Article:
I'm just in what I hope is the final stages of recovery now from a disease that really knocked me for six. Now I'm fighting my way back to health. So I'm posting this up to warn you to watch out for the symptoms.
We all know what a adult tick looks like but even the small pinhead sized ones can spread disease. One of these found its way under my watch strap, had its fill and left.
I noticed the itchy lump and initially thought it a mosquito bite and sterilised it with alcohol gel.
I put the aching joints and tiredness down to overwork, getting everything out of the way before I went on holiday to Turkey.
It was in turkey whilst applying sun cream that I noticed the rash on the underside of my arm, spreading away from the bite site.
I was lucky, the doctor who saw me called an ambulance straight away, I was in hospital in double quick time, seen by a specialist and getting intravenous antibiotic in almost no time at all. 2 Weeks of Doxycline followed and a function level of 60%.
Its no joke so be careful out there!
A friend of mine who also is a gardener was off for about 4 months with it.
At first they thought it was MS it took them 2 weeks to figure out what it was.
Here's a picture of the Bullseye rash taken on the underside of my arm. The tan covers it topside, one reason why I didn't notice it sooner.
It's worth bringing this back to the surface.
The warm weather will see increased activity...I've already removed several from my little collie dog
We get a lot of ticks over here. We are always finding them, especially as we walk the dogs in the forest everyday behind us, and that is full of deer. We also spend a lot of time in overgrown gardens where deer have been. My wife was sitting on the loo one day and looked down to find one crawling about in her pants! I was thinking of frontline for both of us as well as the dogs :)
We also get 'processional caterpillars' which move from tree to tree in long line of about 1 or 2meters! They can be lethal to dogs and cats and their fine hairs can cause some nasty rashes in people, you just have to lie down where they have crawled!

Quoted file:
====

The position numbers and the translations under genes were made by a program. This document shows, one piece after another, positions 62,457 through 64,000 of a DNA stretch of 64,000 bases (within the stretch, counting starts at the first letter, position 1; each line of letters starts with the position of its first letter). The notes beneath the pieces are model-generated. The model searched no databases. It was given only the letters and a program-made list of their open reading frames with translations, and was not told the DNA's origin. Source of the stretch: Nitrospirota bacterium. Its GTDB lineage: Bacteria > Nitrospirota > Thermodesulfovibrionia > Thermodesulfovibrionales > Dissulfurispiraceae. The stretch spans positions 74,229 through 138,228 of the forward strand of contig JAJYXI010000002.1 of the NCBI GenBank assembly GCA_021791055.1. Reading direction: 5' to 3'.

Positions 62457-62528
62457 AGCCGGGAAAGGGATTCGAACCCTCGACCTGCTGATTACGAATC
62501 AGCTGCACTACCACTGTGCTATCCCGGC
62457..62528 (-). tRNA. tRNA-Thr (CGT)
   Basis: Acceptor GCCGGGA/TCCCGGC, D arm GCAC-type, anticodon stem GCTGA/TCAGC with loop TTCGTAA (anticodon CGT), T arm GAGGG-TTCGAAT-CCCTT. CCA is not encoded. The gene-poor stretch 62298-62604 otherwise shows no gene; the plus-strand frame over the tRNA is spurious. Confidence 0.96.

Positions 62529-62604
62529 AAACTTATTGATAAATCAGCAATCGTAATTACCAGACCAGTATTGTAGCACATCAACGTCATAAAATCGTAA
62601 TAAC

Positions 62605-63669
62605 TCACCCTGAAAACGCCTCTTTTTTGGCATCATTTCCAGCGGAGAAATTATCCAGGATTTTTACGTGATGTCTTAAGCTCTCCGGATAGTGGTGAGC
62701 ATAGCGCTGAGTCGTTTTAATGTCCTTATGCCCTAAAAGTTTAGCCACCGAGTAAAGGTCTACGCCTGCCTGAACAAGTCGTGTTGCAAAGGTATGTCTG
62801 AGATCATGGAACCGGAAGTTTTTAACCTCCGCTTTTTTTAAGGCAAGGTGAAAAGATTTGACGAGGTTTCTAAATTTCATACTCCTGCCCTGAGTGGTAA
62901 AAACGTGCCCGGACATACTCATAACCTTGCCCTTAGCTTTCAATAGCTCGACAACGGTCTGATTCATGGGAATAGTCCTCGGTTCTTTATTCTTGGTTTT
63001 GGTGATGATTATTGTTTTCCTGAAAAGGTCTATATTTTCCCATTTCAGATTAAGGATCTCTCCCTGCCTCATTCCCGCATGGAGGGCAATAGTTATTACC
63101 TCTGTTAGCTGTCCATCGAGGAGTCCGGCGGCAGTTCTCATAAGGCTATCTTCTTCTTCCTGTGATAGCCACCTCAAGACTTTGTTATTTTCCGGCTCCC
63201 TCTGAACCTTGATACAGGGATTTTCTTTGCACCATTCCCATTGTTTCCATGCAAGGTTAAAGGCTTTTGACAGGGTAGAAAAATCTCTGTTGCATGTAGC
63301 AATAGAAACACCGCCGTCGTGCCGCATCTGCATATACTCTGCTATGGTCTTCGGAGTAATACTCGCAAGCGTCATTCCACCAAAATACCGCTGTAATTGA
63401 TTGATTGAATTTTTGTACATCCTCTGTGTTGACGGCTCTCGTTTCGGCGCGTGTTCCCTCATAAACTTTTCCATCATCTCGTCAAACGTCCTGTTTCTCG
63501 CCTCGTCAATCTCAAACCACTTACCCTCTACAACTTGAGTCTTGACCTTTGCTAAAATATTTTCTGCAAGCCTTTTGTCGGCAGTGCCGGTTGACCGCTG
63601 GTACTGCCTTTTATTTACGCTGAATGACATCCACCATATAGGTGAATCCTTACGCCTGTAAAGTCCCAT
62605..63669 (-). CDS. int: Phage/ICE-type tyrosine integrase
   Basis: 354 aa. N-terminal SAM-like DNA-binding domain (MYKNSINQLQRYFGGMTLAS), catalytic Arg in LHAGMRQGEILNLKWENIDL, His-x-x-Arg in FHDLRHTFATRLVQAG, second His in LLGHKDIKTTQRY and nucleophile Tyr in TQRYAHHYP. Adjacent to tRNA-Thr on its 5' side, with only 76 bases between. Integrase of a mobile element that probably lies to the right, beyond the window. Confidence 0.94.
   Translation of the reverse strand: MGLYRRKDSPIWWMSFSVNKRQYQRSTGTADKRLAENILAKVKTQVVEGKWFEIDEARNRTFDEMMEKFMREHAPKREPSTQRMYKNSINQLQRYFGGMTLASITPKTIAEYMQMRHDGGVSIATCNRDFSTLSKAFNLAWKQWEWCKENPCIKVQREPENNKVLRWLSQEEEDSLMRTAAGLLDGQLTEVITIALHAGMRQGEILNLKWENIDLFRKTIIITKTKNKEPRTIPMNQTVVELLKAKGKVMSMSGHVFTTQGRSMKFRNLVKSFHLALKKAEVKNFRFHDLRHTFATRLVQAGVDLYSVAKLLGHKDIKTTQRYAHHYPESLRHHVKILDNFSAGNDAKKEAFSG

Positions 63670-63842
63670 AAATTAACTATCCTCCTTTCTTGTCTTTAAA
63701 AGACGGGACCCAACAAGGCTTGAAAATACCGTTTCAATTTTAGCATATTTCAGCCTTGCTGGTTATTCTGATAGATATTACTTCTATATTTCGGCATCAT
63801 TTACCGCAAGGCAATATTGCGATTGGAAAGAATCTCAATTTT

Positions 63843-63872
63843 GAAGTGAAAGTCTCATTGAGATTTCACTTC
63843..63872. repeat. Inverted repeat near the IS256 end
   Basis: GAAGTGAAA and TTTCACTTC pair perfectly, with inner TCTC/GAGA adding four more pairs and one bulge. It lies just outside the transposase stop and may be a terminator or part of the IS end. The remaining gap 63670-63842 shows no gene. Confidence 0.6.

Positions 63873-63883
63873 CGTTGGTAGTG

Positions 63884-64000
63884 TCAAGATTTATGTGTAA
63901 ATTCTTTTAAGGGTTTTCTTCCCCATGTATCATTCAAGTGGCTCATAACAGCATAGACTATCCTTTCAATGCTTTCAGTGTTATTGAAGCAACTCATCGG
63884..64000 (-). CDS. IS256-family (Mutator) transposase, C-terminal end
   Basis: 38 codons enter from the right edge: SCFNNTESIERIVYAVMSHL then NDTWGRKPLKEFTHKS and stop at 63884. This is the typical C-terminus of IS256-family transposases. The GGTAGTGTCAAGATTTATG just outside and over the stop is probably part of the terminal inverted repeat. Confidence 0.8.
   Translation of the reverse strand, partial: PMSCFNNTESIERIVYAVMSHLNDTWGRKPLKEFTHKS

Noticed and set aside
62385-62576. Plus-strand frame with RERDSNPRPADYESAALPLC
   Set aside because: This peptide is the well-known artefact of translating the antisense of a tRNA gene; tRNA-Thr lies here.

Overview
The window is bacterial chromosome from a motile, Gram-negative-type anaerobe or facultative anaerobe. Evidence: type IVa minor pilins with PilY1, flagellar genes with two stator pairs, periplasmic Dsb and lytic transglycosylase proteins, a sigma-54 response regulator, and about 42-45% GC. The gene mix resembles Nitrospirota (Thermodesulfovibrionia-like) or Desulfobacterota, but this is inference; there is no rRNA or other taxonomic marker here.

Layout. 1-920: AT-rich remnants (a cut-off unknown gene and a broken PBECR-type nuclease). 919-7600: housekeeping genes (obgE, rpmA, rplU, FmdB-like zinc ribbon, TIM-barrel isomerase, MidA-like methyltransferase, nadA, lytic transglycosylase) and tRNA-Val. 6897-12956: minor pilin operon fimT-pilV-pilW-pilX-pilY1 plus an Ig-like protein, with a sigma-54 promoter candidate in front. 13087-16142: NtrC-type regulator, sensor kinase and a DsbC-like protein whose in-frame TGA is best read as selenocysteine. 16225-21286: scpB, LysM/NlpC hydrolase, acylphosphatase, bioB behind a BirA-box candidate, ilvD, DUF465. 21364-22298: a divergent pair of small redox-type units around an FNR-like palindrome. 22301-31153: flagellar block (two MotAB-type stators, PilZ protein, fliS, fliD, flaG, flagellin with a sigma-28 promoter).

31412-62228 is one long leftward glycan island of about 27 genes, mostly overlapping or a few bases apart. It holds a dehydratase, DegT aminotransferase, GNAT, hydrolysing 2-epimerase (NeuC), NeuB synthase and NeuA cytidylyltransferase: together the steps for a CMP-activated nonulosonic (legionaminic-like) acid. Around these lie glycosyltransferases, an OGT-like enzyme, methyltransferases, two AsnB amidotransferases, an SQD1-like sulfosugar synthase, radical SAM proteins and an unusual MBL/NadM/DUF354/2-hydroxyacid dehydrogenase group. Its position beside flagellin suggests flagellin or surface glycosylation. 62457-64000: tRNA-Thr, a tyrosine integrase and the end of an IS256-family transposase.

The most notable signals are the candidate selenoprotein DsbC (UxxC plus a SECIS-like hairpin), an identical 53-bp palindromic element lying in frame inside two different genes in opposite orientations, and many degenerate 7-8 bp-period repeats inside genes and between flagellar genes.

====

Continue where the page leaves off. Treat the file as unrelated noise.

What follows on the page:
Watch out people.
We get processionary caterpillars here too from the Oak Processionary Moth, imported from Holland into the Kew area of SW London about three years ago.
Both they and the Brown Tailed Moth caterpillars have urticating hairs which embed in the skin causing an irritating rash. The hairs are shed when either the caterpillars or their webbing shelters are disturbed and breathing them in is risky, especially for asthmatics.
Just been doing my First aid at work course. DO NOT use vaseline or other things to smear on the tick as this usually irritates it and it will expell it's stomach contents into you. You are supposed to use standard tweezers, grab near the head and pull it out slowly. It will release it's grip on your skin if you hold with steady pressure.
Time to be vigilant and take precautions.
My wife Donna woke up one morning this week with a tick embedded in the back of here leg, just behind the knee.
It was very small and I suspect it had only been attached for no more than 12 hours: it had not blood sack so I guess it hadn't been feeding.
I checked out various sites to be sure that there was no risk. I read that it will be at least 36 hours, after a tick has fed, before it passes its poison back into the blood stream.
Worth checking yourself regularly for live ticks and/or red marks just in case, especially if working in long grass.
I always thought the worst thing you could do was try and pull them off as more than likely the mouth parts/head could be left imbedded in your skin which then gets infected.
A couple of years ago I got one on my leg after a days walking in Snowdonia, in the evening i liberally sprayed it with deodrant, hoping it would have a similar effect to fly spray as i had nothing else suitable to hand and it dropped off dead the following morning.
A friend of mine is not very well after contracting Lymes after a tick bite. 30 days of max dose antibiotics and she is not very good at all. She is a health practitioner and has done a lot of research about Lymes.
It is only carried by about 30% of ticks but vigilance is a priority not only for those that work in gardens etc but our families as well.
From experience it is misdiagnosed in a lot of cases.
Thumb and forefinger either side of the tick and tug...if it doesn't come out cleanly, then dig the rest out with needle, scissors, scalpel, tweezers etc.